“One reason I was so delighted with Shane Lowry winning The Open,” says Hubert O’Hearn, “was that the good feelings would balance out the tonking surely to be delivered at Lord’s by England. Instead, this!?! We win the golf, storming the cricket, and I’d make a comment about the Dail being more stable than Westminster but I’m not chancing our luck.”
I was more stable than Westminster during the aforementioned teenage years.
15th over: England 43-7 (Curran 1, Broad 0) I feel bad for giving England’s comparatively prolific top order grief – that’s three middle-order ducks in a row, making it six wickets lost for seven runs scored. You’ve got to hand it to England, you’d think after decades of collapses we’d have seen it all, but they keep finding ways to reinvent themselves, like Bowie, Radiohead and Dylan all mixed. Murtagh hammers Broad on the pad, but this one pitched outside the line. Maiden, giving Murtagh figures of 8-2-11-5! Unbelievable and believable at the same time.
“Just wondering if four days may be too long,” says Kim Thonger. “This might be over in four hours.”
WICKET! Ali c Wilson b Murtagh 0 (England 43-7)
IT’S FIVE FOR MURTAGH! IT’S SEVEN FOR IRELAND! IT’S HUMILIATION FOR ENGLAND! IT’S WONDERFUL FOR CRICKET! Murtagh amazes Moeen by bowling a straight one, and Moeen amazes the world by studiously and deliberately edging it behind. Glorious! Sensational! Test cricket!
15th over: England 43-6 (Ali 0, Curran 1) This is better from England, we’ve not had a wicket for an entire seven balls.
14th over: England 42-6 (Ali 0, Curran 0) I said earlier that Curran has timing, and he dug England out of some pits last summer; let’s see what he’s got now. Can he bat at 1-6? This is a proper back to tha old skool from England, and I’m absolutely lapping it up. I feel like I’m 15 again, and as such am smoking a Regal out the window while guzzling an Irn Bru bar, straightening my curtains and listening to jungle. I strongly suggest that you do the same. A maiden for Adair, and how long can these two keep at it?
13th over: England 42-6 (Ali 0, Curran 0) What more can this game do to amaze us?!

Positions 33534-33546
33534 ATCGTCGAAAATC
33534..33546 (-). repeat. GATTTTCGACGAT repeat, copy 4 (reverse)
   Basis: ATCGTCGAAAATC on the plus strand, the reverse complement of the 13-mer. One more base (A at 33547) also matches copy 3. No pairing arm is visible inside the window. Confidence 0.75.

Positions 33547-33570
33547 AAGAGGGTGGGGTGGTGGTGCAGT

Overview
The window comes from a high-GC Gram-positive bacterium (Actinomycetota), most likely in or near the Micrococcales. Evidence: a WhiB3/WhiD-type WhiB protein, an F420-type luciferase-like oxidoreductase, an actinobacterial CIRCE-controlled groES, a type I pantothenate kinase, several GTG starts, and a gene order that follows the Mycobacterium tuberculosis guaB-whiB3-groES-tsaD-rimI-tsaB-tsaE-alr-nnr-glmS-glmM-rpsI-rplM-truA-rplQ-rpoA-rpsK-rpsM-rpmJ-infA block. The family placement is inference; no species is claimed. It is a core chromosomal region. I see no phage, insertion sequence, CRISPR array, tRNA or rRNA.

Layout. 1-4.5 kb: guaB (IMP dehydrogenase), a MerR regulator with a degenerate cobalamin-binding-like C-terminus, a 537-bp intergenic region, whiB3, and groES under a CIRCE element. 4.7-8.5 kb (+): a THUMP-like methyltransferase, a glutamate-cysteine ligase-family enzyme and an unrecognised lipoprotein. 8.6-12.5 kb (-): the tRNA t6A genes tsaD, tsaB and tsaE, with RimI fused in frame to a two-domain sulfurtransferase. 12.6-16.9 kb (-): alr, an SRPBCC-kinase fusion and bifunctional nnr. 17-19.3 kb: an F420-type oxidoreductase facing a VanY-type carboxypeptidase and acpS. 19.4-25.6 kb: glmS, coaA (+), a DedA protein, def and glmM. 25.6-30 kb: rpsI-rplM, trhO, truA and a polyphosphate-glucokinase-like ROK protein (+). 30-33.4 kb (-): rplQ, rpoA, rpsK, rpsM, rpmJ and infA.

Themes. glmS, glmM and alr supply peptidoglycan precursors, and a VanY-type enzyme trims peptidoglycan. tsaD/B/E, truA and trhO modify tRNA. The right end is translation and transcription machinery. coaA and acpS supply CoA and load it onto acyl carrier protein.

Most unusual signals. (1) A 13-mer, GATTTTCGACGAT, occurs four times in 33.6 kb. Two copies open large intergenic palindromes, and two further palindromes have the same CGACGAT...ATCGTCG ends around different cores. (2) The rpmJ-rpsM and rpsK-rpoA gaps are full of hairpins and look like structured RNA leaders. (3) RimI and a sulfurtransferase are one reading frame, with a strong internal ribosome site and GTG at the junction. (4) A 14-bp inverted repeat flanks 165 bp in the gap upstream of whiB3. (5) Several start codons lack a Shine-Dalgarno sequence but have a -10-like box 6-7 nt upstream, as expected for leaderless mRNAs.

Woakes is toast! England are 42-6! That is not a typo!
Woakes was caught on the back pad by a wobbler, tight to the stumps, and the ball was trimming middle and leg! Oh yes!
WICKET! Woakes lbw b Murtagh 0 (England 42-6)
Shut up! Shut – up! Woakes is done by a nip-backer, but reviews….
13th over: England 42-5 (Ali 0, Woakes 0) Here’s one for all those fancying Woakes as a three.
WICKET! Bairstow b Murtagh 0 (England 42-5)
Ahahahahahahahahahah! You have got to laugh! You can only laugh! This is wonderful, amazing, disgraceful, hilarious, affirming, pathetic, inspiring, affirming and affirming! Murtagh bowls straight, Bairstow baristwos a ludicrously dunderheaded airy drive, and C-R-A-S-H!
13th over: England 42-4 (Bairstow 0, Ali 0) Well, at least Moeen can be trusted to bat sensibly. It’s funny really, when England were in trouble during the world cup, your Rob Smyths, Rob Bagchis and me were discussing how much of our distress, if it went wrong, was having invested in the goal while sitting through Vizag, Auckland and the rest. I wondered if that now they’re world champions, these collapses would be less nauseating, but can confirm that much as this is a joy to narrate because Ireland are fantastic and this is so, so good for the game, it remains as majestically nauseating as ever it did.